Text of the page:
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Los Tiempos: Visit Puerto Villarroel, EL Chapare

9 Dec

“Hidden Haven”  was the last article I wrote for Bolivian newspaper Los Tiempos when I spent two months as a reporter there in the summer of 2007.  Puerto Villarroel is still home to some of my very fondest memories: I can’t wait to get back there.

Hidden Haven: Puerto Villarroel wants to become an eco-tourist haven, but must find a balance between selling out and preserving its jungle paradise

If you stay on the bus linking Cochabamba with Chapare´s most popular tourist destination, Villa Tunari, as far as Ivirgazama – then squeeze into a colectivo, you reach the end of the road, the banks of the river Ichilo, and Puerto Villarroel, a village of 200 people. Puerto has almost no tourist visitors even though its proximity to Villa Tunari makes an easy day trip – and it has none of the facilities Tunari has. But what it lacks in public toilets, hotels, restaurants and internet cafes, it makes up for in stunning tranquility and natural heritage, and it is this that makes it a more appealing place for those who seek an escape from civilisation.

Puerto fits the image one expects of the rainforest. Traditional estiló camba punctuate lush jungle vegetation on the road to the village, and the river. The five-hour bus ride from Cochabamba to Ivirgazama through the Cordillera Tunari, past pine forests and lakes, later ascending into steamy jungle vegetation cradled by clouds, is an incredible introduction to Chaparé; travelling through neighbouring villages gives you a good idea of how different life is there. These villages, like most in Chapare, are financed by the coca trade – but Puerto´s comité civico of five representatives including Jorge Yale, their president, has decided to find an alternative income with the creation of eco-tourism in their little corner of paradise.

Now, there are just two tourists in Puerto, 19 year old Sabrina and her boyfriend Michel from Switzerland, who are here working for free restoring the local Guardería. “I like it here because I all the people know each other, and the climate is beautiful,” Sabrina says. “For me the most important thing about Puerto is the chance that we have to meet local people. It is a special place, especially for Europeans because we do not have the rainforest.”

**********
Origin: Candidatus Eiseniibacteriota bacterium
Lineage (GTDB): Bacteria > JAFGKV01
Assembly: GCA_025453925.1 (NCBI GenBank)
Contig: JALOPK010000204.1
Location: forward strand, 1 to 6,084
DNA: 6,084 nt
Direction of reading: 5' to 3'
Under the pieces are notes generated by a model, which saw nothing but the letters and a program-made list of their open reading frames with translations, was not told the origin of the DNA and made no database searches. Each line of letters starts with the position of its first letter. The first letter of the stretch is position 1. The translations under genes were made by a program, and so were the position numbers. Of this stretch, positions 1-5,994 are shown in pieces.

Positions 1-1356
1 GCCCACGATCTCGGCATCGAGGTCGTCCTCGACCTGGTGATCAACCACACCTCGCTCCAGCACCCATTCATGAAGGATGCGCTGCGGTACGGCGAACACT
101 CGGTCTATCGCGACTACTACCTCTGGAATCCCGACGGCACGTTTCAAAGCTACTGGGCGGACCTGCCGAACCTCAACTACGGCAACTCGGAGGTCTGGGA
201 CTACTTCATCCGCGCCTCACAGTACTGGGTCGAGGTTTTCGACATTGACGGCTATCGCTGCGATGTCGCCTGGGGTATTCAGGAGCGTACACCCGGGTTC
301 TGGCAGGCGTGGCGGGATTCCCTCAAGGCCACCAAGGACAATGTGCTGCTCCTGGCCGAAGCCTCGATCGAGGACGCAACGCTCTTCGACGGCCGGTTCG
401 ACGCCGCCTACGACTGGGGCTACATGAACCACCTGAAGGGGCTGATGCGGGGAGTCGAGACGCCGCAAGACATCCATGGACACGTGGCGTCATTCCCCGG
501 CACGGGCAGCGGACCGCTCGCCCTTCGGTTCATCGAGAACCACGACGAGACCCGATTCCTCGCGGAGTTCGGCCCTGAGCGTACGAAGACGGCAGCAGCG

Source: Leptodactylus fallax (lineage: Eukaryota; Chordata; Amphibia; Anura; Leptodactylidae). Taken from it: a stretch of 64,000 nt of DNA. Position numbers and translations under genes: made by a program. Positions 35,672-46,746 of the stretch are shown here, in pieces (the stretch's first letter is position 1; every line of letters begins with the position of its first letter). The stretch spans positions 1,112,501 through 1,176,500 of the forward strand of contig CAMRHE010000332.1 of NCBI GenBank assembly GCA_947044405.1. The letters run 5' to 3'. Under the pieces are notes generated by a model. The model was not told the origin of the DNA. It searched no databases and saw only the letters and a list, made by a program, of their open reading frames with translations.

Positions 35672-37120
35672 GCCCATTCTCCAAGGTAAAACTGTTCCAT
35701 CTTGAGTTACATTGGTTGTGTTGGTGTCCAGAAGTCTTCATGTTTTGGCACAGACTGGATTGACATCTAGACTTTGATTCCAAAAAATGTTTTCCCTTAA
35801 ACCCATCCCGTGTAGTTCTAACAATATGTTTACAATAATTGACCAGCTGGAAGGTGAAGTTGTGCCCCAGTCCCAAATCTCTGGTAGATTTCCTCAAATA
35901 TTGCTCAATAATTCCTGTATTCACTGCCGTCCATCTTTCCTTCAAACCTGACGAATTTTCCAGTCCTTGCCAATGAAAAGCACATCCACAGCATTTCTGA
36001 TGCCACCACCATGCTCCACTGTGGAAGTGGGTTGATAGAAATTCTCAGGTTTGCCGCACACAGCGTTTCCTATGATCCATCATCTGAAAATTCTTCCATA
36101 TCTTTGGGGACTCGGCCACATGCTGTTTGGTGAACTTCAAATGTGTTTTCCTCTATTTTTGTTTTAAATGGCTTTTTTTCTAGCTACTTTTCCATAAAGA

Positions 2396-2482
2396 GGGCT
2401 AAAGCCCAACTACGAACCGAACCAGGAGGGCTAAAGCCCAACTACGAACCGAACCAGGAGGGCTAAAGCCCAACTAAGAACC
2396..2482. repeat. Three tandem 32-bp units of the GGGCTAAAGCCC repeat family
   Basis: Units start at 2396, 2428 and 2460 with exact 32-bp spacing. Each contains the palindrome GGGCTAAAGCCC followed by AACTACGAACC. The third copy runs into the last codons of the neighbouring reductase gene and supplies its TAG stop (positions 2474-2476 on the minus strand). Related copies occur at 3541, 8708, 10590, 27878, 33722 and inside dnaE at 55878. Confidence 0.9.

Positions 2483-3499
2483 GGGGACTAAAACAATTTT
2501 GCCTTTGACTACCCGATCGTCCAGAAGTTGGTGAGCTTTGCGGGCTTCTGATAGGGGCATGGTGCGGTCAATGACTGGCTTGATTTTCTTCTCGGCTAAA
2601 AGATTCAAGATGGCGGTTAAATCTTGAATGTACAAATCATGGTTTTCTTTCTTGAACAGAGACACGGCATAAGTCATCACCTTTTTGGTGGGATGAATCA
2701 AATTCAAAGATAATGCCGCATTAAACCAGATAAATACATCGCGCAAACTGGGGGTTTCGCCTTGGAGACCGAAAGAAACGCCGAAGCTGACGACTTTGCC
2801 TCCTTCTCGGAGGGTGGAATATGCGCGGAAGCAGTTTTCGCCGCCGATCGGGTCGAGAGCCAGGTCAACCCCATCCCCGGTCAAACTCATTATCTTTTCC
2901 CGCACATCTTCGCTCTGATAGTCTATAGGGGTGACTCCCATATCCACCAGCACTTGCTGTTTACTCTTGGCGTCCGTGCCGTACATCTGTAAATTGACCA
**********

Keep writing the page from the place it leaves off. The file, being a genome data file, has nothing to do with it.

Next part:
But for a tourist who has fallen in love with Puerto for these reasons, Jorge´s plan could be a tragedy. The unique selling point that Puerto Villarroel has is this tranquillity. To imagine Puerto full of video camera-carrying tourists is sad. Jorge is aware of this and is keen to avoid over selling.

Puerto could benefit from tourism but, aside from assistance from USAID, the town must do it alone. Abstaining from the coca trade has meant estrangement from other towns, while the alcaldia of Puerto works in Ivirgazama – a designated “red area” for the coca trade, though the number of shiny four-wheel drive cars with 2007 registration plates in Ivirgazama mark out real coca territory – so financial and moral support are not available. Half of the money earmarked for Puerto Villarroel is spent in Ivirgazama, Jorge says, and the other half is not enough to do much with. But Puerto is determined to bring the concept of sustainability, something new in Bolivia, to tourists in Chaparé.

This trade is counter to Puerto´s eco-tourism plan. Cocaleros cut down areas of rainforest to extend coca and marihuana plantations in what is supposedly protected land belonging to indigenous populations like the Yuqui, Yuracaré and Trinitario. “The government does not realize that we can make money without cutting down trees,” says Yale. “Eco-tourism is a good alternative because our main resources here are nature and cultural heritage.” He adds that there are a lot of chemical by-products from cocaine production dumped into the rivers damaging the local eco-system and killing fish stocks.

The comité civico wants to build basic infrastructure, including better streets, gardens, medical services, and better sanitation. There is a plan for families to rent one room from their homes to tourists, for a home-stay experience that will enable sustainable tourism.

“We believe we can be a model for change in Chaparé, an example for indigenous communities here to see how they can survive in a sustainable way. Tourism is part of that.”

Puerto Villarroel: Facts

How to get there: Take a trufi or taxi directly to Ivirgazama, which should cost around 30-40 bolivianos, from the corner of Oquendo and Av. Republicá. They leave regularly throughout the day and take 3-5 hours. From Ivirgazama take a colectivo to Puerto Villarroel, which takes 40 minutes and costs under 5 bolivianos.

Where to stay: There are three hostels -Sucre, Eco Amazonas, and Jasmin. You can walk to them from the main plaza.

What to do: Relax! Have lunch at El Cliper – the tourist information centre that has an airy café attached – to sample the local fried fish. Take a walk on the hidden path along the river to the sandy beach: take a book and soak up the serenity of the jungle. Later, grab a table under the tin roof at La Rocola on the main plaza, order an ice-cold bottle of Taquiña, and listen to the jukebox. Then walk across the street where you can dance with the locals until the sun comes up.

Trips from Puerto Villarroel: Villa Tunari for the national park, treks, and monkey reserve. Occasional cargo boats take passengers to Trinidad, taking five days.

Eco-tourism: If you want to help Puerto develop, inquire in El Cliper about helping to restore the local guardería, or constructing the farm project which is run by Cochabamba-based volunteer organisation, Projects Abroad (www.projects-abroad.co.uk)

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